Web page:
Eating on an extremely restricted diet is challenging enough during a regular week. The food preparation required, as well as the additional planning is enough to drive me crazy. Add the travel on top of it and I mainly just feel like I need to run away (on one hand it’s exercise), have a drink (not allowed!), or go take a nap (encouraged).
Making beef jerky the night before my trip, instead of packing and going to bed, wasn’t ideal but I was really glad I did when I had a delay between flights and needed a snack. My current trip is a girl’s trip in Austin though, so my expectations are very different staying at a house with my friends versus at a hotel for work, but my guidelines still remain the same.
Here are my tips for managing a detox, or other types of restricted diet while traveling:
- Plan ahead. Seriously. This come easier to other people than it does to me, but if I can figure it out, then anyone can. Know what my food options will be at any point in time goes a long way to making life easier when I’m actually living it, or in the middle of doing fun things. No one likes it when I forget to eat or can’t find food so I try not to do that, for myself as well as the people around me.
- Preparation. It’s not sexy or even fun, but preparation is actually getting food ready. It’s one thing to list off the snacks I would/could need for a long day of traveling, it’s another to suck it up, get my ass to the store, and actually make whatever it is I’m going to take with me. In the case of my trip to Austin, I made beef jerky (in my oven), cinnamon coconut chips, and bought plantain chips and a few apples. Done. Sometimes I travel with food like it’s 1855, “What I got is my jerky, dried apples, and these here coconut things.” You have to picture the horses and the old-timey preparation for a long trek, only replace the horses with Uber and Southwest Airlines, and the food pack with my laptop bag. Okay, getting back on track…
- Research. Any time I’m going out, I always, always, always look at the menu online first. I do this even when I’m not doing a crazy restricted diet. My own day-to-day dietary limitations usually force it so I can find options, or call ahead to see how flexible they can be with working around gluten-dairy-egg-soy free diets. There isn’t anything worse than feeling sick after eating and not knowing what I ate. I can usually pinpoint it, but it’s easier if I don’t have to at all.Luckily my friends are amazing and helped pre-select, and gave choices of restaurants for me to find options that fit my needs. When left to my own devices, I had us eating farm-to-table, actually at a farm. It was awesome though and the chef worked with every single one of my requirements. I do take full responsibility for drinking the wine that night though.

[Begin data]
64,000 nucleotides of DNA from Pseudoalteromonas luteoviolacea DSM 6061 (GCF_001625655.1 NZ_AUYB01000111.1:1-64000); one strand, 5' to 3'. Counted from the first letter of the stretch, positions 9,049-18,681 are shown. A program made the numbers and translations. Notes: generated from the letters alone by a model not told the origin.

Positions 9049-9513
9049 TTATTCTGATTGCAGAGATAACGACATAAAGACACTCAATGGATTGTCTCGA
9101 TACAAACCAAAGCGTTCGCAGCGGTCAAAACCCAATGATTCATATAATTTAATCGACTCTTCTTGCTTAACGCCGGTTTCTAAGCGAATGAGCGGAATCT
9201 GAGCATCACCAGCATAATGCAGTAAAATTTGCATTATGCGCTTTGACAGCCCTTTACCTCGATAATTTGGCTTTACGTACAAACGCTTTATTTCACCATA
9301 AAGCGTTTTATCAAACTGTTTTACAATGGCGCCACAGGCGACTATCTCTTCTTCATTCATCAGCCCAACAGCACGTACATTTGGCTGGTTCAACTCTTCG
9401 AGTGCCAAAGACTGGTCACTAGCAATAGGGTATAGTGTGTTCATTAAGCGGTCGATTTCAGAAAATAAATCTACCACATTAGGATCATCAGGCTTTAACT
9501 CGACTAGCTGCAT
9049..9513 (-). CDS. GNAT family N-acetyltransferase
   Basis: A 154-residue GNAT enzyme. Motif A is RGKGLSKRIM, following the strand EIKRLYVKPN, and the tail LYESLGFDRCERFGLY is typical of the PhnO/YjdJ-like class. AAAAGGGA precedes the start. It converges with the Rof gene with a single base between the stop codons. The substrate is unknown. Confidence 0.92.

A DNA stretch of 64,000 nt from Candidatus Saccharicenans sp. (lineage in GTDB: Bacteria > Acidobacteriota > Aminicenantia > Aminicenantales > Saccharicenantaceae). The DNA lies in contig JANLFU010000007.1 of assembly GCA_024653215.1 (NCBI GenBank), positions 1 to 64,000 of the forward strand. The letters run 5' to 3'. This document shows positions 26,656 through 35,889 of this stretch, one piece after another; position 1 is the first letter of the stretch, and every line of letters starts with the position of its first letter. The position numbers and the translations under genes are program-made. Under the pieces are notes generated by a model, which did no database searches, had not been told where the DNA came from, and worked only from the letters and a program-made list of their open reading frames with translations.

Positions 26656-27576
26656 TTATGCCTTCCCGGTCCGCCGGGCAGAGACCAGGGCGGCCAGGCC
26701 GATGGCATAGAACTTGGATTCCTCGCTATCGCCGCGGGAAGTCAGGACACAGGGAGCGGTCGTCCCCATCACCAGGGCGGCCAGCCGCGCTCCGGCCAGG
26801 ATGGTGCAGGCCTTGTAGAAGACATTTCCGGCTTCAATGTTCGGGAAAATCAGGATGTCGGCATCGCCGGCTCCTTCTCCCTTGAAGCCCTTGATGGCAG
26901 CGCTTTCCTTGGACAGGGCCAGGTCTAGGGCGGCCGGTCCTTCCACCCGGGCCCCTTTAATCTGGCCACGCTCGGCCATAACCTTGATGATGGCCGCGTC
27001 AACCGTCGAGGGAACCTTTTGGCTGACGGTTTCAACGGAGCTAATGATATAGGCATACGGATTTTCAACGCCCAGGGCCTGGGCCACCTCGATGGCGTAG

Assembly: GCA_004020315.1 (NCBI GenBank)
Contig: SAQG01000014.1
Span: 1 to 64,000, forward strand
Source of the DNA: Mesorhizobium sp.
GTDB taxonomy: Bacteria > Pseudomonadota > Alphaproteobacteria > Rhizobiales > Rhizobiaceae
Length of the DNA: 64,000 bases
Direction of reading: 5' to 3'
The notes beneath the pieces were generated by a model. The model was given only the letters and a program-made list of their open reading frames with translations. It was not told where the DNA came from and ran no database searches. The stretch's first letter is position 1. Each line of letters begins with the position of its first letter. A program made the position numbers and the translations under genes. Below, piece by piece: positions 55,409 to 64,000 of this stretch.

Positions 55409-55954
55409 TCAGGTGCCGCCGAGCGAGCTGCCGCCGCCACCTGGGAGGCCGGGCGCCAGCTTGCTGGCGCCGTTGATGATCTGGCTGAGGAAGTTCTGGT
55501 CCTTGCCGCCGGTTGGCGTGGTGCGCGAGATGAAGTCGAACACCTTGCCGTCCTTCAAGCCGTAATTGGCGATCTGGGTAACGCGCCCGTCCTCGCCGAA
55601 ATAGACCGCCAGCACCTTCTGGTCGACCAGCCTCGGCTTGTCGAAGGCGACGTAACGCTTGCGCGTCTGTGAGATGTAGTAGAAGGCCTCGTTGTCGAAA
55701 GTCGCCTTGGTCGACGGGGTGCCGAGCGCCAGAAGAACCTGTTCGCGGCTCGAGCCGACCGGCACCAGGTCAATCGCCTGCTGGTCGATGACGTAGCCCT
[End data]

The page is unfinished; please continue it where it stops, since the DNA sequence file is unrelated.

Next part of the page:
- Appreciate. My friends all go out of their way to help make sure I always know what they’re bringing to potlucks, to ensuring there are options for me when I’m going to their houses, or if we’re going out to eat. And in general, they’re just awesome. The number of people who send me links to restaurants to make there is something I can eat continues to amaze me. It’s nice to know friends, family, and co-workers are looking out for me.
- Bold. Don’t be afraid to talk to servers, restaurant managers, etc. Make sure to be very clear about your allergies. I’ve seen people roll their eyes at me being gluten-free but now most places (in larger cities) take food allergies extremely seriously and frequently restaurant managers have come out to talk to me to reassure me they’re on it. Usually the staff ends up making a bigger deal of it at the table than I prefer, but I truly appreciate the effort to get it right.
- Enjoy Yourself. You’ve done the work, now enjoy your time with friends, family, or even exploring by yourself.
While having a physical reaction if I eat things I shouldn’t, isn’t fun, or comfortable, it’s hard to be on a complete elimination diet 100% perfectly and still travel. If something gets through in spite of my vigilance, I try to take a deep breath, take note of any reaction I had, and make different choices the next time. When I start to be really hard on myself, I have to step back and remember that I’m doing the best I can and learning as I go along. Making note of all that I am doing is important too.